The Reality of Shaken Baby Syndrome
Preventing child abuse is a cause that Children's Hospital Colorado supports all year long, but we're giving extra attention to the topic during the month of April, which is Child Abuse Prevention Month. To mark the beginning of this important month, Children's held a special lighting ceremony. Because the color blue symbolizes child abuse prevention, you will see blue lights and ribbons lining the hospital entrance during the entire month of April. In addition, we're taking the time to give you the low-down on preventing Shaken Baby Syndrome, one of the most common forms of child abuse.
Check out photos from our lighting ceremony.
People say that caring for a child is the most rewarding – and perhaps the hardest – job you’ll ever have. The fact is, all babies cry, and as a parent or caregiver you only have a certain amount of energy and patience. It's common to feel overwhelmed, helpless and possibly even angry by the constant demands of a baby.
Crying is common
Did you know that babies can cry up to five hours per day?
No one likes to think about a child being hurt by an adult caregiver, but it does happen. Shaken Baby Syndrome (SBS) is one of the leading causes of trauma death to Colorado children under the age of two. Educating parents and caregivers about the dangers of shaking a baby and providing alternatives for managing frustration is key to prevention.
What is Shaken Baby Syndrome?
Shaken Baby Syndrome (SBS) is the diagnosis given to the many serious, and sometimes fatal, injuries and permanent disabilities that can occur when an infant or young child is violently shaken. Not only is it a serious type of head injury, it is a serious form of child abuse. Read about the signs and symptoms of SBS.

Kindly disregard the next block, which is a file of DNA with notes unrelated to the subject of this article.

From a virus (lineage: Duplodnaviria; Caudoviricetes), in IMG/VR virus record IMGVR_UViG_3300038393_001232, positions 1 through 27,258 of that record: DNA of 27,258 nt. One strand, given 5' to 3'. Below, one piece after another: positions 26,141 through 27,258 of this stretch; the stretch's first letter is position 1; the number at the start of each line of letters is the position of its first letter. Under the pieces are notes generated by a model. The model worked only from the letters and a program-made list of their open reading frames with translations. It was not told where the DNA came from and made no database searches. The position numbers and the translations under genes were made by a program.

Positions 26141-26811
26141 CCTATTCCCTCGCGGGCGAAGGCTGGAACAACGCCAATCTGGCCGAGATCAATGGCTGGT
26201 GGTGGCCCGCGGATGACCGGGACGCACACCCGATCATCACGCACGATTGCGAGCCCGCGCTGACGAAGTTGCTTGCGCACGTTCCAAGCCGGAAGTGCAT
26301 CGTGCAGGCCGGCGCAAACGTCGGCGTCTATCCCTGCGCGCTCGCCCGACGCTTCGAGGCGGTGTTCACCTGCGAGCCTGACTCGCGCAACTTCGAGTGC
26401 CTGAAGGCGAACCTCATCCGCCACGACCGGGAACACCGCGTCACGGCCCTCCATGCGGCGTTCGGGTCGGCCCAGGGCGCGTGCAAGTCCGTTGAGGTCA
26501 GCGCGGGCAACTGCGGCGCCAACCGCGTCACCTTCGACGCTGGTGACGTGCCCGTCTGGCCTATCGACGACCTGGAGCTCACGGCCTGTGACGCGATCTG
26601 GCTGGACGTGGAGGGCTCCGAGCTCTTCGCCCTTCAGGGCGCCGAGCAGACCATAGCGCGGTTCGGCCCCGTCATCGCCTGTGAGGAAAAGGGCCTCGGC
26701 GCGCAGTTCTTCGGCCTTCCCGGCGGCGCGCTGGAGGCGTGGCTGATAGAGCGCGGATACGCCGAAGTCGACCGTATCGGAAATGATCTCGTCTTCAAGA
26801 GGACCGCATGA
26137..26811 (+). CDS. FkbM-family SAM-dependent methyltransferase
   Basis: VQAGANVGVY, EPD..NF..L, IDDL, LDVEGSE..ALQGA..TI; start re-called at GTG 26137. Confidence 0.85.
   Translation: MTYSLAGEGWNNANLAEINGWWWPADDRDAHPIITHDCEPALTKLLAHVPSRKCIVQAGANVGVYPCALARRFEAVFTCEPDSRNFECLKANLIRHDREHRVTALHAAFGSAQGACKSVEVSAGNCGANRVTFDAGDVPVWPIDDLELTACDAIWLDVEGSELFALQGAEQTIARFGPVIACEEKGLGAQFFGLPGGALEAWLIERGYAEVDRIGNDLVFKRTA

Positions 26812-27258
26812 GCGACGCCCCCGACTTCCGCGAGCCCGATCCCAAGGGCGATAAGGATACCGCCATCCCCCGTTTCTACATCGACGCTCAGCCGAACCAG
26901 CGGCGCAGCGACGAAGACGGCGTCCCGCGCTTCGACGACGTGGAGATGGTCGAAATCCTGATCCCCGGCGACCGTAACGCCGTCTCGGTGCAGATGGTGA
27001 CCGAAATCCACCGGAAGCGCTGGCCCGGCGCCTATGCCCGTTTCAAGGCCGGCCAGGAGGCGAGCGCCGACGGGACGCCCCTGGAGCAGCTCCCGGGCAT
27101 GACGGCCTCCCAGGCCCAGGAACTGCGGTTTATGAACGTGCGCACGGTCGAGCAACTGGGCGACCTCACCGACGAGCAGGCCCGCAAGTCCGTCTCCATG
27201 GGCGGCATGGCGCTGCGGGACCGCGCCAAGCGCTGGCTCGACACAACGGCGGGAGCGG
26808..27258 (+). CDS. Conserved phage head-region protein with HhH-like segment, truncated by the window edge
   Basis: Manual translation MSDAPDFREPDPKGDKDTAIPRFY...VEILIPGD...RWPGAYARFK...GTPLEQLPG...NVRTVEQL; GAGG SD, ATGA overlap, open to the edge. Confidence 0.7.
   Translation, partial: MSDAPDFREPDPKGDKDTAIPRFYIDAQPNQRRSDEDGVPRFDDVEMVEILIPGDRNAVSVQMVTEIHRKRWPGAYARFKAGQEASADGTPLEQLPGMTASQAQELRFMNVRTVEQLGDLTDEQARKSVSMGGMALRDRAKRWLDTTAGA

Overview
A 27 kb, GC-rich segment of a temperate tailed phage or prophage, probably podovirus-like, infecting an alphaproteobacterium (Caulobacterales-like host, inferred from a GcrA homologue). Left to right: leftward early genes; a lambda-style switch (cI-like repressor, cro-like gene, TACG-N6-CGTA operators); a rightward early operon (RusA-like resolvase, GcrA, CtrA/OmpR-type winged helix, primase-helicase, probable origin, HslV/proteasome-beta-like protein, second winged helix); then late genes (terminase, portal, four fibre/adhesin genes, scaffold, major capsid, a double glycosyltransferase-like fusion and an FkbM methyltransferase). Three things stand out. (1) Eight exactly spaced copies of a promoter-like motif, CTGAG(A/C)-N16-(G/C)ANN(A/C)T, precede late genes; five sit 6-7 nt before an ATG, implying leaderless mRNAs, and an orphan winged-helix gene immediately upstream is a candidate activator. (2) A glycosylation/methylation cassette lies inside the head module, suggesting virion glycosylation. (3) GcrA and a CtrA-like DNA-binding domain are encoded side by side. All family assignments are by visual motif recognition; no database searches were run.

So why does SBS occur? The baby's brain is very fragile. Babies' neck muscles are not strong, therefore when a baby is shaken, his head flops back and forth, causing the brain to hit the inside of the skull. This causes the blood vessels to tear and blood to collect inside the baby's skull, causing irreparable damage to the brain.
SBS occurs most frequently in infants younger than six months old, but children as old as three can receive severe injuries from shaking. In America last year, more than 1,200 children were treated for SBS. Of these tiny victims, 20% died as a result of their injuries; the rest may have lifelong complications. The good news is SBS is 100% preventable. Learn how to prevent SBS.
Give your word: All across Colorado, people have given their word to never shake a baby. Join the fight against shaken baby syndrome and give your word today.
Ask the hard questions and create teachable moments
There’s no denying that SBS is a sensitive, difficult and touchy subject – but it’s one that cannot be avoided. Challenge yourself to have the hard conversations with everyone who cares for your baby, and create teachable moments with your spouse/significant other, relatives, friends and babysitters. For example, when a sitter comes to your home for the evening, sit down and discuss what he or she would do if the baby won’t stop crying. Try to relate and empathize about how frustrating it can be, and encourage him to call you any time.
Here are other tips for parents (also great to share with caregivers) for when a baby just won’t stop crying:
- Check physical needs first: Is the baby hungry? Thirsty? Need to be burped? Too hot or too cold? Diaper dirty?
- Check for signs of illness or fever. If you think the baby may be sick, seek medical attention immediately.
- Rock the baby, hold the baby close, or walk with the baby.
- Sing or talk to the baby in a soothing voice.
- Gently rub or stroke the baby's back, chest or tummy.
- Offer a pacifier, or try to distract the baby with a rattle or toy.
- Swaddle the baby with a soft blanket.
- Turn on some music or noise like a vacuum cleaner or clothes dryer.
- Take the baby for a ride in a stroller or in a car seat in the car.
If nothing seems to work, it is okay to leave the baby in a safe place (like a crib) and take time to calm down. Leave the room; shut the door; and take a few deep breaths. Call a friend, neighbor, family member or your healthcare provider and ask for help if you need it.
Get more prevention ideas from Kohl's Shaken Baby Syndrome (SBS) Prevention Campaign.